3. The Ovulation Phase: Day 14

Ovulation is when the hormone oestrogen increases that cause the ovaries to develop and release a mature egg, which can live for 24 hours. This heads into the fallopian tube, ready to be fertilised. It is quite normal during the time of ovulation for you to have a thin vaginal discharge, which looks a bit like raw egg white. This slippery mucus exists for a reason: to help sperm swim through and survive for a few days until it reaches the egg.

This is when your LH and FHS hormone levels decrease and your pregnancy-friendly progesterone hormone increases. Your body temperature might go up a tiny bit too.

4. The Luteal Phase: Day 15 - 28

The luteal phase is the second part of your menstrual cycle, from the time the egg is released to the beginning of your period.

If a sperm has fertilised an egg then this will implant in the womb to develop a baby.

If the egg has not been fertilised then levels of oestrogen and progesterone fall, which signals to the body to reabsorb the egg. The extra womb lining of blood and tissue is then shed and travels through the cervix and out through the vagina - your period. The menstrual cycle starts over again.

How to calculate your menstrual cycle

Your menstrual cycle – including your period start date and your peak ovulation time - can be calculated using an online period calendar.

What’s the best sanitary product?

There are several sanitary products on the market that help absorb or collect the blood that is released during your period.

Sanitary pads and tampons are probably most common and should be changed frequently in order to ensure good hygiene – as often as every two hours during heavy flow days. Given that feminine products are in your most delicate area, selecting non-chemical, unbleached and unperfumed products are highly recommended. While they are sometimes a little dearer, purchasing organic sanitary pads and tampons are a sensible solution.

In recent years there has been an increased interest in the sustainable and more cost-effective alternative of menstrual cups, which are made from medical grade silicone and can be emptied and rinsed easily every six odd hours, and only need to be replaced every decade if they are looked after between periods.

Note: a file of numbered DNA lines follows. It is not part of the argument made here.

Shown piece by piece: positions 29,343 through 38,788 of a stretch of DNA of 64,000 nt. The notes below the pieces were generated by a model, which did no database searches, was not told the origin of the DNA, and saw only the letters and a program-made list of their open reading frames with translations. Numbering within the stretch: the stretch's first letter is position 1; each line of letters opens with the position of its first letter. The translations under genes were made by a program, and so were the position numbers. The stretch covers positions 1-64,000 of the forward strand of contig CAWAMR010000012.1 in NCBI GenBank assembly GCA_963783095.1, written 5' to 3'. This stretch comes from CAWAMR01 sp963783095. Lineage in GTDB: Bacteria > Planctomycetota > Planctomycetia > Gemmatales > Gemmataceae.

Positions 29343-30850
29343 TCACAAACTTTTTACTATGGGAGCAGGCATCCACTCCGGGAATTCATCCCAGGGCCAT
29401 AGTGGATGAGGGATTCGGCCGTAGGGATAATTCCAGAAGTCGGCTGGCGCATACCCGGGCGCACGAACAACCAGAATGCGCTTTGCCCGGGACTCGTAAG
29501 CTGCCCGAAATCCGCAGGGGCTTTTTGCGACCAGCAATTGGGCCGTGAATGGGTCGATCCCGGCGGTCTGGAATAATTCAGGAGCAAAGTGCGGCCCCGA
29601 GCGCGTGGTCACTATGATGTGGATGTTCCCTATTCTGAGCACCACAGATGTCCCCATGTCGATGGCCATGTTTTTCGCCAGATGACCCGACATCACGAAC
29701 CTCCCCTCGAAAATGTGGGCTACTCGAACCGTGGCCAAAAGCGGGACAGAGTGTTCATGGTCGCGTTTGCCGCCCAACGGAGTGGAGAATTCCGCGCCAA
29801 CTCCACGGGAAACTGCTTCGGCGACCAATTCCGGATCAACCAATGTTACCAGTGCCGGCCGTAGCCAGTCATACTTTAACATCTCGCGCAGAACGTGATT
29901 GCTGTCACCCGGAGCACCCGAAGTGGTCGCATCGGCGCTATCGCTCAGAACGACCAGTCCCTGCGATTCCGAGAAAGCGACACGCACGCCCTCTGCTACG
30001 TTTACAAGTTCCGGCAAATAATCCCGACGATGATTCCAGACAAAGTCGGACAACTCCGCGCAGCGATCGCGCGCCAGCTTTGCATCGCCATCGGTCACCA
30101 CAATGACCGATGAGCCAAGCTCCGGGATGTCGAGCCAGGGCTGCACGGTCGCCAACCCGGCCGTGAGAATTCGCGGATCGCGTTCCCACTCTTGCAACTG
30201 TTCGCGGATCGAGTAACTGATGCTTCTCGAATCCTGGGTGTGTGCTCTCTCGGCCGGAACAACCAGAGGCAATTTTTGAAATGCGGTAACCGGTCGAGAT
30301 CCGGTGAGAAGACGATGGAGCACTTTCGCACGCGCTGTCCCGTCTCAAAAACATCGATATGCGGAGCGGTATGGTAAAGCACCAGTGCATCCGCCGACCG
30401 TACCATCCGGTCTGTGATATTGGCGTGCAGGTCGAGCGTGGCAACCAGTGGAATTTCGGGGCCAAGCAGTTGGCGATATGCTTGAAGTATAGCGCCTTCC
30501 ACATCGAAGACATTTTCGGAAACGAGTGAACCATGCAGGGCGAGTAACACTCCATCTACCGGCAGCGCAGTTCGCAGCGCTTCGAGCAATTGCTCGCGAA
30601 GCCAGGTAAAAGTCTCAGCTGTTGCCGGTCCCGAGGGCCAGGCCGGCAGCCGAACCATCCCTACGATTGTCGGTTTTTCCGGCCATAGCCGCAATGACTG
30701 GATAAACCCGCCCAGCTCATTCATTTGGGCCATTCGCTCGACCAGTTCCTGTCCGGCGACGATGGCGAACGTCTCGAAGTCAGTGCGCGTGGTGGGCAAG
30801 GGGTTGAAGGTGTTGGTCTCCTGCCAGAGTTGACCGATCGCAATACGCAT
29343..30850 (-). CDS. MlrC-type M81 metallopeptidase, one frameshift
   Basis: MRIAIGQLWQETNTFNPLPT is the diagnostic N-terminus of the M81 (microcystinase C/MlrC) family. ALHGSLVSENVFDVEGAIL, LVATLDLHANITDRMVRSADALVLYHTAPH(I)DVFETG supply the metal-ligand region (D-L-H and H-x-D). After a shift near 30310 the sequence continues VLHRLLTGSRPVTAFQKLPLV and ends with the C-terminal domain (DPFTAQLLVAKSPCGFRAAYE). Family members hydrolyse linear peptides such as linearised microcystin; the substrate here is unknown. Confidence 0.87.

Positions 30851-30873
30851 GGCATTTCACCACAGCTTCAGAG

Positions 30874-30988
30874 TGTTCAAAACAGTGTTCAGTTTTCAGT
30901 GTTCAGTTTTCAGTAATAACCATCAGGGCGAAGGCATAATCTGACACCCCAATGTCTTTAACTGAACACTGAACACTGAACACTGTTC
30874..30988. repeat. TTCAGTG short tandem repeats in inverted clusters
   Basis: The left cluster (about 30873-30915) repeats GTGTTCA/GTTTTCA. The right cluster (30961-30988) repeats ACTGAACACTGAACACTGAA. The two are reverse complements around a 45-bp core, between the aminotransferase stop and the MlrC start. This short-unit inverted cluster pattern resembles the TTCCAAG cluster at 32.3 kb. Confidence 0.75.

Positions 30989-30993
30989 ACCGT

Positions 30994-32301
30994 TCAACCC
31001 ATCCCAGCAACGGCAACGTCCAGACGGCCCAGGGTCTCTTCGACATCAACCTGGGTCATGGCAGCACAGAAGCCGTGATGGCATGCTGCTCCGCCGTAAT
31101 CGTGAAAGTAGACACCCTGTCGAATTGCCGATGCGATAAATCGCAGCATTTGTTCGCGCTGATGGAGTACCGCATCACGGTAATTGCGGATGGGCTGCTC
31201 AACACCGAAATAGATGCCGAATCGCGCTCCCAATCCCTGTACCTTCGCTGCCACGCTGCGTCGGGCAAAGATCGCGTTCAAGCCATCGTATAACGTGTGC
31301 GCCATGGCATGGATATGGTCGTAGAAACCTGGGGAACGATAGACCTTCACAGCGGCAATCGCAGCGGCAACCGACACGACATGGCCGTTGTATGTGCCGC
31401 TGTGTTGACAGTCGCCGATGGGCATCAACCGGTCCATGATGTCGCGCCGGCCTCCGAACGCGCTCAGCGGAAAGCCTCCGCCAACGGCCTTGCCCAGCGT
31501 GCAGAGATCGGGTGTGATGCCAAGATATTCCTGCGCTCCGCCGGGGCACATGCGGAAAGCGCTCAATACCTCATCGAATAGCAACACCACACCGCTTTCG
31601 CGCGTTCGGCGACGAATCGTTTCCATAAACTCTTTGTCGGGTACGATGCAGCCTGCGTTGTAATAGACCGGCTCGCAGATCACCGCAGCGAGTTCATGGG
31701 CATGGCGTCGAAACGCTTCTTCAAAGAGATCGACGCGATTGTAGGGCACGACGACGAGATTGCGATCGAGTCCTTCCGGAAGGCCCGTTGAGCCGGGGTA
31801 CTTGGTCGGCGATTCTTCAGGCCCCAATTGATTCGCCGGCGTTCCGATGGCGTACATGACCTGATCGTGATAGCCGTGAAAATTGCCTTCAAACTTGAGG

The most important thing is to find a feminine product that you feel comfortable with.

What happens during the menopause?

The average age for women in the UK to have the menopause is at 51 years old. Sometimes your period can just stop suddenly, or it can become less frequent over several months or years before completely stopping. Hot flushes and other symptoms are common as your body stops producing oestrogen.

Menstruation and sex

As we already know, pregnancy can only happen if a man’s sperm meets and fertilises an egg. Sperm can happily live in the fallopian tubes for up to seven days after intercourse, but a woman can only get pregnant if ovulation has occurred.

If more than one egg is released during ovulation and is fertilised then this can lead to multiple births from the same pregnancy.

Best ways to increase chances of pregnancy

If you and your partner are both in good health, not drinking excessively, eating a well-balanced diet and not smokers, then the chances of pregnancy tend to be good, and approximately 84% of sexually active couples conceive within the first year of having sex without contraception.

Best ways to prevent pregnancy

There are many options to decrease your chances of pregnancy, including hormonal contraception that physically stops ovulation, such as the combined contraceptive pill or the progesterone-only pill, the contraceptive injection and contraceptive rods. There are also protective barriers, such as condoms, the female condom and either plain or hormonal intrauterine contraceptives (IUCD). Talking to your doctor or Family Planning Centre can help you decide on which option may suit you best. 

When is a woman least fertile?

You are least fertile during your period or just before your period.

Although you can only get pregnant on the day of ovulation, there’s actually a short time of six days, known as the fertility window, when it is possible for you to become pregnant because the sperm can live in the genital tract for up to seven days. So, five days prior to ovulation, as well as the day of ovulation, is the time to be cautious if you are not wanting to hear the patter of tiny feet in nine months’ time. This is usually day ten to 17 of your menstrual cycle but again, this can vary from woman to woman, and period to period.

When is it safe to have sex?

The natural contraceptive method, also known as natural family planning or NFP – in which you abstain from sex during the fertility window - is considered a highly ineffective contraceptive method due to the fact that the early phase of the menstrual cycle is not exact and is highly unpredictable.

Let Real Foods help make your menstrual cycle easier with its range of thoughtful and sustainable products. Buy online, or pop into one of our wholefoods stores in Edinburgh.